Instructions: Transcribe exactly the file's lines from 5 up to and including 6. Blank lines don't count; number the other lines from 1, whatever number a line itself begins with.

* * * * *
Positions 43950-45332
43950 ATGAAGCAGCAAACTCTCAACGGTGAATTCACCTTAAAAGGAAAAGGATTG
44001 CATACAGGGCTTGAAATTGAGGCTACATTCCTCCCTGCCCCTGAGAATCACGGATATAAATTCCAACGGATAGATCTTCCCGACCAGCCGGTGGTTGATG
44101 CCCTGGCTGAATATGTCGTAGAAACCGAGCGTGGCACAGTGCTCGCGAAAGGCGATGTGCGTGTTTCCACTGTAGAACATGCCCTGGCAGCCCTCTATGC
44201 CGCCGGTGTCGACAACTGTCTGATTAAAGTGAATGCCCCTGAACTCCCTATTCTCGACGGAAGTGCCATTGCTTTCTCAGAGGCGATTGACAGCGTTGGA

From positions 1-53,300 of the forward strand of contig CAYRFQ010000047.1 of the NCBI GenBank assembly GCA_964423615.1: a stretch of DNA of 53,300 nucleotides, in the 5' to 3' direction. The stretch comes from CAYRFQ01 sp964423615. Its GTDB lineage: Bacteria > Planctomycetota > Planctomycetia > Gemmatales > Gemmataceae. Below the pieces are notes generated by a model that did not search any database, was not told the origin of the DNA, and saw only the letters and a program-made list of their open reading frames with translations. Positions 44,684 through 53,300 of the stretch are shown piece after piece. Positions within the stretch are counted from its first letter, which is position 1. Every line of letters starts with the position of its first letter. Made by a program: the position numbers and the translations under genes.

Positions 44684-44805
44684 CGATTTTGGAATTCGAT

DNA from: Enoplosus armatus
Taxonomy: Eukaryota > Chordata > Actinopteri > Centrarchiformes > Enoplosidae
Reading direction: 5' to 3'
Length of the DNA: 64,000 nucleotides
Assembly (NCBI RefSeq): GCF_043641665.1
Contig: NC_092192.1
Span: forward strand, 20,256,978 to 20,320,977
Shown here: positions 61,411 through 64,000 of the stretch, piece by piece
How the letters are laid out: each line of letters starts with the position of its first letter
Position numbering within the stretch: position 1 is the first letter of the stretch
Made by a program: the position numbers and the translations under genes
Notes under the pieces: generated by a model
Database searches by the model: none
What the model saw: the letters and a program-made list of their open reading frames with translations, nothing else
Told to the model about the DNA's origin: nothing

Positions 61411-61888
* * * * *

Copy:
44201 CGCCGGTGTCGACAACTGTCTGATTAAAGTGAATGCCCCTGAACTCCCTATTCTCGACGGAAGTGCCATTGCTTTCTCAGAGGCGATTGACAGCGTTGGA

From positions 1-53,300 of the forward strand of contig CAYRFQ010000047.1 of the NCBI GenBank assembly GCA_964423615.1: a stretch of DNA of 53,300 nucleotides, in the 5' to 3' direction. The stretch comes from CAYRFQ01 sp964423615. Its GTDB lineage: Bacteria > Planctomycetota > Planctomycetia > Gemmatales > Gemmataceae. Below the pieces are notes generated by a model that did not search any database, was not told the origin of the DNA, and saw only the letters and a program-made list of their open reading frames with translations. Positions 44,684 through 53,300 of the stretch are shown piece after piece. Positions within the stretch are counted from its first letter, which is position 1. Every line of letters starts with the position of its first letter. Made by a program: the position numbers and the translations under genes.